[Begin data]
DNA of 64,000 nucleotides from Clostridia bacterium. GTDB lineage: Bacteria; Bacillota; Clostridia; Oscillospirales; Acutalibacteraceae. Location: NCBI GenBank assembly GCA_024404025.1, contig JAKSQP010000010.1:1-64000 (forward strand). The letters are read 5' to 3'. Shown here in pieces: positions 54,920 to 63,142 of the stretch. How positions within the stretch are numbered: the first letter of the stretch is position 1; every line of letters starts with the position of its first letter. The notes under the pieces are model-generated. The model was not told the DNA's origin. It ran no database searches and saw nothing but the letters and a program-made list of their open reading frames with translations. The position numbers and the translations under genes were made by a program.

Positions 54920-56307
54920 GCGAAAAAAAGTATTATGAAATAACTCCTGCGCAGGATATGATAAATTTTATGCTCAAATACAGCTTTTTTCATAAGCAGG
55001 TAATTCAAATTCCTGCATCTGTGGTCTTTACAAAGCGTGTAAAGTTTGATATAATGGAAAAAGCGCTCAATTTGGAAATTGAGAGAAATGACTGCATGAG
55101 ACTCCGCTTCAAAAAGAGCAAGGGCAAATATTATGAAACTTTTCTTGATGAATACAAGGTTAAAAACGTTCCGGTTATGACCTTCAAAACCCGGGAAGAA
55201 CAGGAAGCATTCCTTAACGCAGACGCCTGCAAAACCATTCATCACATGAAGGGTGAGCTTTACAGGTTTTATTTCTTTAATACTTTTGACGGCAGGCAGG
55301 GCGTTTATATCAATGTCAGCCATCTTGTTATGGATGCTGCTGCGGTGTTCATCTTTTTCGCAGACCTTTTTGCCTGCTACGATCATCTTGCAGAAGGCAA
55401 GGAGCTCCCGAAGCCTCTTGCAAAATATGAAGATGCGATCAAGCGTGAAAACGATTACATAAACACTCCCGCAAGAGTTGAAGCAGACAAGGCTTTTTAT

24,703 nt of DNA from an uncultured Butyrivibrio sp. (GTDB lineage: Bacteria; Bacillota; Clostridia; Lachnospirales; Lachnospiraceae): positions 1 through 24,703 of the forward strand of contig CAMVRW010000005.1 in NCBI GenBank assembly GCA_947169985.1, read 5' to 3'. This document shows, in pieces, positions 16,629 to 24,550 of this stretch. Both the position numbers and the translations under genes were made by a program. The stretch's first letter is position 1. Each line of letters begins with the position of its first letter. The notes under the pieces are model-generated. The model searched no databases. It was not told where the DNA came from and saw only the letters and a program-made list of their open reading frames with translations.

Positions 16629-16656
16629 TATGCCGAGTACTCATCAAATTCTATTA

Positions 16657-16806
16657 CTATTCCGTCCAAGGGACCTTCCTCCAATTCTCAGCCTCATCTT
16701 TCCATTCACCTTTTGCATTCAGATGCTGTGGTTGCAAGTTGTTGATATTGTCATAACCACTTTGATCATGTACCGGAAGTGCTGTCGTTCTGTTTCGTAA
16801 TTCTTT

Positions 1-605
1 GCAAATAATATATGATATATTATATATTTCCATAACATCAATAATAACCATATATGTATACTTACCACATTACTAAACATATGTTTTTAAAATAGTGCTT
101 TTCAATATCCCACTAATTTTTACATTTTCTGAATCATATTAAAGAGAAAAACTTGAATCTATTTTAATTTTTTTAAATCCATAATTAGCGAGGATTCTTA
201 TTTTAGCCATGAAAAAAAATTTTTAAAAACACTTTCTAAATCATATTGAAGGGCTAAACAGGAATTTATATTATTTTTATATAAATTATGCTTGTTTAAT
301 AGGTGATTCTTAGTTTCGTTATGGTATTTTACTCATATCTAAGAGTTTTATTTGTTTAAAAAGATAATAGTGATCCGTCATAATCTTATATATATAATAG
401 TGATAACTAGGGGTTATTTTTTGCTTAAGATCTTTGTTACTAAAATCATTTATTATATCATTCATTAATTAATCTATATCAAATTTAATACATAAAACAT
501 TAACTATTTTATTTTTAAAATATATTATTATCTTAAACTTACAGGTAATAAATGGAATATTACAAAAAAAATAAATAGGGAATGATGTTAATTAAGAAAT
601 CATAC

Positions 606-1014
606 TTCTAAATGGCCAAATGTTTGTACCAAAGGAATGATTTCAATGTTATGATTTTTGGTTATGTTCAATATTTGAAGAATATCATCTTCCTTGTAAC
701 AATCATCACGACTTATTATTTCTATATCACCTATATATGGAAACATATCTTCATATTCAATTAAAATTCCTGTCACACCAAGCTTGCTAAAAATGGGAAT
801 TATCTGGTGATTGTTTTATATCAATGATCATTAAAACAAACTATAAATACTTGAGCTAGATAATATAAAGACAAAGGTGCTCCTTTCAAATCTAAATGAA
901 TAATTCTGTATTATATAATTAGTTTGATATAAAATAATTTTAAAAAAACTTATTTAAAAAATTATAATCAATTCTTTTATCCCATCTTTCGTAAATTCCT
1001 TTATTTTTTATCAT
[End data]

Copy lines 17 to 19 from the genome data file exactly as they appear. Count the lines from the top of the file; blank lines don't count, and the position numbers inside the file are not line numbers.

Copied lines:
1 GCAAATAATATATGATATATTATATATTTCCATAACATCAATAATAACCATATATGTATACTTACCACATTACTAAACATATGTTTTTAAAATAGTGCTT
101 TTCAATATCCCACTAATTTTTACATTTTCTGAATCATATTAAAGAGAAAAACTTGAATCTATTTTAATTTTTTTAAATCCATAATTAGCGAGGATTCTTA
201 TTTTAGCCATGAAAAAAAATTTTTAAAAACACTTTCTAAATCATATTGAAGGGCTAAACAGGAATTTATATTATTTTTATATAAATTATGCTTGTTTAAT